June 16, 2020 / 11:54 AM / 21 days ago

Italy's market watchdog calls for perpetual govt bonds for retail investors

MILAN, June 16 (Reuters) - Italy must attract private savings towards perpetual government bonds to help support the country’s increasing financial needs amid the COVID-19 crisis, the head of national market regulator CONSOB said on Tuesday.

Italy, one of the world’s hardest-hit countries by the coronavirus and associated economic disruption, expects a drop in output of around 8% and this year and an increase in debt to 155.7% of gross domestic product.

Speaking at CONSOB’s annual meeting, its chief Paolo Savona urged the government to issue perpetual bonds to ordinary Italians so that they “can prevent costs and constraints from being imposed on the country if debt/GDP ratios are not achieved to the extent agreed at European level”.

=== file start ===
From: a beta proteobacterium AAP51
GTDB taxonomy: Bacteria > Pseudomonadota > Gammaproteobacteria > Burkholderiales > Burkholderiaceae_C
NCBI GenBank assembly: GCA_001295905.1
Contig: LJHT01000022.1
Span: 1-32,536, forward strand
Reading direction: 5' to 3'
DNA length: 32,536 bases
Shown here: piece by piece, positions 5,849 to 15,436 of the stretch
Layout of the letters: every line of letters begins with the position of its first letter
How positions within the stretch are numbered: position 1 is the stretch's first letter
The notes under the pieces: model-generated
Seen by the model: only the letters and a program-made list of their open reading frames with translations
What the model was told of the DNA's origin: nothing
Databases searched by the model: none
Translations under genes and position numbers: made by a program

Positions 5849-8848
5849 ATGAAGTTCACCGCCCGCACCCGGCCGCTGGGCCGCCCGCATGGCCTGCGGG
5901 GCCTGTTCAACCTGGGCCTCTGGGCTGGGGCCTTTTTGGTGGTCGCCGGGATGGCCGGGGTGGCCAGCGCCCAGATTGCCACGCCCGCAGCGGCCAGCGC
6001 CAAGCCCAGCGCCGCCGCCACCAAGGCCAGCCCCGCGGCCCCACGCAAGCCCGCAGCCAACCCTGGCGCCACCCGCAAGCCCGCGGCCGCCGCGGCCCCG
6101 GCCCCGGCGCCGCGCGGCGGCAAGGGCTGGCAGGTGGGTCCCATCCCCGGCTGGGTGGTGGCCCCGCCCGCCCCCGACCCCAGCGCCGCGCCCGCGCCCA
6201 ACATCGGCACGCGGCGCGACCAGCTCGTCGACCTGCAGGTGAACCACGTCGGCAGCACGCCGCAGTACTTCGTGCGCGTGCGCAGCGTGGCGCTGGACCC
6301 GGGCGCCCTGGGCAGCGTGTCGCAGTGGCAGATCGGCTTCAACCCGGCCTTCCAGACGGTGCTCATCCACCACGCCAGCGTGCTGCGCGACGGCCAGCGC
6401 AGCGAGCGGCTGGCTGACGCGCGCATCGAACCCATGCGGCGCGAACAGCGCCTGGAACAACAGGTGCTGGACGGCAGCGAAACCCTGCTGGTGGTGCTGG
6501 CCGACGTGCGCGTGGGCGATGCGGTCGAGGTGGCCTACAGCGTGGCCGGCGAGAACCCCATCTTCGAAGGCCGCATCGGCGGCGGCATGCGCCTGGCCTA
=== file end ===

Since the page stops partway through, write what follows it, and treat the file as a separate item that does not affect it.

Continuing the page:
Perpetual bonds, or perps, have no maturity date and pay interest forever. Financially troubled governments can thus raise money without having to pay it back.

Savona’s words follow similar calls from other senior figures for ordinary Italians to take on more public debt.

Two months ago, Intesa Sanpaolo CEO Carlo Messina urged the Treasury to issue “bonds with social purposes” aimed at ordinary Italians, offering “competitive yields, tax breaks, a legal shield against prosecution to repatriate money stashed abroad”.

In May, Italy raised a record 22.3 billion euros ($25.25 billion) from a BTP Italia inflation-linked bond targeted at retail investors, outperforming the last such issue in October and exceeding the already high expectations for the new note.

Last week, Italy’s Treasury unveiled plans for a new bond, called the “BTP Futura”, for retail investors only, with a maturity of 8-10 years, whose proceeds will be entirely used to fund measures to help the economy recover from the epidemic.

A new perpetual government bond could have a yield “equal to the maximum of the 2% inflation rate which ECB has committed itself not to exceed in medium term” and must be tax-free, Savona said. ($1 = 0.8832 euros) (Reporting by Gianluca Semeraro, Elisa Anzolin, editing by Gavin Jones)

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